Monday, January 15, 2018

How Charlotte Mason Transformed our Homeschool

When we first decided to homeschool, I researched for a long time, but it didn't take long for me to fall in love with Charlotte Mason.

This post contains affiliate links.

This week's topic for the Virtual Curriculum Fair is Our Method of Homeschooling, and I am sharing why Charlotte Mason is important to our homeschool.

What is Charlotte Mason?  
If you're not familiar with the Charlotte Mason (CM) method, Charlotte Mason was a British educator in the late 1800's, and what we call the "Charlotte Mason method" is derived from her educational philosophy and the methods she used.  She believed that children are born persons, they're not blank slates to be filled, they have an innate curiosity and thus need living ideas to feed their mind and soul.  To facilitate this, Charlotte Mason used living books instead of textbooks, narration instead of rote memory or dull worksheets, nature study to learn about the world firsthand, handicrafts to develop skills and to make useful and beautiful items, a study of fine arts to feed the soul, and so much more in order to offer students a feast for the mind.

I could go on, but I'll share some links at the end of the post, if you're interested in reading more, because I can't describe the ideas as eloquently as others.  What I really want to do today is share how returning to Charlotte Mason saved our homeschool.

How Charlotte Mason Transformed Our Homeschool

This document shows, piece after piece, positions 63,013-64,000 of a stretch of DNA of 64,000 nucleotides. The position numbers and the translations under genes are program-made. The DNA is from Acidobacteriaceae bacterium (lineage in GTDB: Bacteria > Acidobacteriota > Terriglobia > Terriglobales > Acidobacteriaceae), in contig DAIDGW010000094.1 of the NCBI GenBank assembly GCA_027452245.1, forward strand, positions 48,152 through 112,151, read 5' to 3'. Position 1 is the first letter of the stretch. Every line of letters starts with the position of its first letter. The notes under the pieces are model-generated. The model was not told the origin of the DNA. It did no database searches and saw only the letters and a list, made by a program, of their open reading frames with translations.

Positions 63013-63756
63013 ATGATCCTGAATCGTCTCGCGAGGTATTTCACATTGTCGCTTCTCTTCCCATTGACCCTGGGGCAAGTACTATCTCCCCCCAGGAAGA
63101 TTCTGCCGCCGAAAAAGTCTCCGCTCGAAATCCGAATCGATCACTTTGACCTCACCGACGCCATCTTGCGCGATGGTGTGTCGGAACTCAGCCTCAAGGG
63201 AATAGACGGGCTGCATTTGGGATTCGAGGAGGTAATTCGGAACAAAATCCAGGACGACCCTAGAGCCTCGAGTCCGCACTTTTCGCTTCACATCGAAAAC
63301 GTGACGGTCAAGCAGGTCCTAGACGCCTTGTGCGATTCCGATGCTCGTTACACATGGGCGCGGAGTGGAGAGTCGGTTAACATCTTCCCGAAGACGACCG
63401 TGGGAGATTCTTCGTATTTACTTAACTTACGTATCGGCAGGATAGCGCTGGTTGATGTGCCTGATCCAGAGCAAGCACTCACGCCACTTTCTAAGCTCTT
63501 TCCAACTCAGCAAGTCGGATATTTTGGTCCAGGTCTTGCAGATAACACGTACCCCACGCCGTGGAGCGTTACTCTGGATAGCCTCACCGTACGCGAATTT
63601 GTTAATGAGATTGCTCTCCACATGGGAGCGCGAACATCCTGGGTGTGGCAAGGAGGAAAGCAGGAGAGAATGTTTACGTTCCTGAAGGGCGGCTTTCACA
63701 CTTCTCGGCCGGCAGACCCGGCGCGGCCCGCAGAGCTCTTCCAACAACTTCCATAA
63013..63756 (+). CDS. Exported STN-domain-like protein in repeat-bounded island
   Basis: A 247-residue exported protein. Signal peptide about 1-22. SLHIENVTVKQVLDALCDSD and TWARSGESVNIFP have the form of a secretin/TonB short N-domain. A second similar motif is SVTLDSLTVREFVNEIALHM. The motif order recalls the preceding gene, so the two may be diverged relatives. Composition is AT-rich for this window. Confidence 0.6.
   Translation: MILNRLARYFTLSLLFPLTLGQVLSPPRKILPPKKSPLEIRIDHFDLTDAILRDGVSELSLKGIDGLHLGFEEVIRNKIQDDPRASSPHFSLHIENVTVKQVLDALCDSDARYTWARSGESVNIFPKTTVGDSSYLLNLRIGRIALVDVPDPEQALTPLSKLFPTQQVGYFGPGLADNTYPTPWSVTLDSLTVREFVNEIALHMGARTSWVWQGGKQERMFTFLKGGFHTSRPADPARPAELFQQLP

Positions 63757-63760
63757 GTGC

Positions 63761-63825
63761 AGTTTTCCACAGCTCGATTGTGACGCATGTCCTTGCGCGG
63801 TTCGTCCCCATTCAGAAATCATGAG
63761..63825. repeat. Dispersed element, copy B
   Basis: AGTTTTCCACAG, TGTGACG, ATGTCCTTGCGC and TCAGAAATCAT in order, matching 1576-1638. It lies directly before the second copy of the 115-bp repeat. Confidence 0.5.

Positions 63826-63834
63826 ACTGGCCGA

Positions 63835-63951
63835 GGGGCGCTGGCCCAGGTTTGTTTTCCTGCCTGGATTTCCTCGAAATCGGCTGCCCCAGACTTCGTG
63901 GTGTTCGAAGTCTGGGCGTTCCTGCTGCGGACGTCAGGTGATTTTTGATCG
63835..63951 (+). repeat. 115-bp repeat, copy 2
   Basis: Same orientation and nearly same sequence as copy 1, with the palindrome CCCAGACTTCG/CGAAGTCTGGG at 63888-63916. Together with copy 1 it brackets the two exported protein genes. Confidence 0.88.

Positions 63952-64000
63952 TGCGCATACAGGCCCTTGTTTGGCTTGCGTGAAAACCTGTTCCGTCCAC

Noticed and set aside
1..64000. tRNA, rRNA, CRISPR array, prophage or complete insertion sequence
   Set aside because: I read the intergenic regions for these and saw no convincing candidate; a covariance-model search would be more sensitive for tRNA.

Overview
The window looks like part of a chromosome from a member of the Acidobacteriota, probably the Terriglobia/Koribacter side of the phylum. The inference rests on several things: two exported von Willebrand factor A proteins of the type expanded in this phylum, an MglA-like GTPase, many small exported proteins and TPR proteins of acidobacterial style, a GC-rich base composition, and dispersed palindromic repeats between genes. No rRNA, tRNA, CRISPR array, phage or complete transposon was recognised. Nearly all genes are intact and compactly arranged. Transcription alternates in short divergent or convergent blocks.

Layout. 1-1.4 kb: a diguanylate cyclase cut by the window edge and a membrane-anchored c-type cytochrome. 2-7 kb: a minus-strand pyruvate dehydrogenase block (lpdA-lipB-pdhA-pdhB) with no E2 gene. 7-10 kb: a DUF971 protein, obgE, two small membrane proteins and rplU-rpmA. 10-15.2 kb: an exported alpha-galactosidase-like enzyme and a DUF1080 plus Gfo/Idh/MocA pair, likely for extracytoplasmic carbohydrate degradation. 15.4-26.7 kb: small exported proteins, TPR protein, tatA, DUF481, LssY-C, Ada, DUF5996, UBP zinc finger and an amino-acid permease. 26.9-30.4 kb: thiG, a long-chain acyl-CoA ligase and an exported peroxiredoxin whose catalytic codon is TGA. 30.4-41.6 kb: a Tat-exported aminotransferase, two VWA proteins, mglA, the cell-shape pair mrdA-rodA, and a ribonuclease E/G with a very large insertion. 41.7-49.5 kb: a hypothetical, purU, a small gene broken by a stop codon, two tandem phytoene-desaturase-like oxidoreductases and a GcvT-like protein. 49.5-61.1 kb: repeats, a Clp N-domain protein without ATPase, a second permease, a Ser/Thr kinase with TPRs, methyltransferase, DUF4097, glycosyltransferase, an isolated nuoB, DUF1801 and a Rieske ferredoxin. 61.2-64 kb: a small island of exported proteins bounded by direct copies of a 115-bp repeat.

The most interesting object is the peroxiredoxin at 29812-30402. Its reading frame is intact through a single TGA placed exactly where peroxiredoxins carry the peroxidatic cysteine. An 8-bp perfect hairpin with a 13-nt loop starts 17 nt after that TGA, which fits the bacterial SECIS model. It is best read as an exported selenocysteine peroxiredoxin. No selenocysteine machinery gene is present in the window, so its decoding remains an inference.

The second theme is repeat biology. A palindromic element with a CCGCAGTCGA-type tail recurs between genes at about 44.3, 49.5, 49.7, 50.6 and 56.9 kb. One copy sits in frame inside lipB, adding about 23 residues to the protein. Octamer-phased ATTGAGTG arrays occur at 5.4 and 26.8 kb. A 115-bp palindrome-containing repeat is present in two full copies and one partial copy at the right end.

Our Charlotte Mason Preschool years went really well, but I slowly strayed and dabbled in some curriculum that, while lovely and full of fascinating living books, wasn't particularly Charlotte Mason.  I don't regret the years with our other literature-based programs, they were great for us at the time, and I would still recommend them to others under the right circumstances.  I just started to feel as if something was missing in our homeschool.

In hindsight, we should have just waited a year to start the curriculum we used, but eventually, we slowly made our way back.  I haven't finished reading Mason's books, but I did start slowly adding in elements, one at a time.  I added in fine arts (picture study, hymns, folk songs, composer studies, daily poetry), I added in copywork or dictation for the boys, we started dabbling in Shakespeare.  Suddenly, I was overwhelmed and frustrated with the curriculum we were trying to use, and felt like we were at a complete standstill, with no quality progress.  It wasn't producing the same joy and interest as the "extra" Charlotte Mason elements.

The living books were great, but I was trying to force a curriculum and "work" around them, and it just wasn't working.  So I stopped.  I researched for a couple of days, and decided we were going back to true Charlotte Mason.  I changed curriculum the very next week, and I can already feel the progress and intangible benefits in just one term.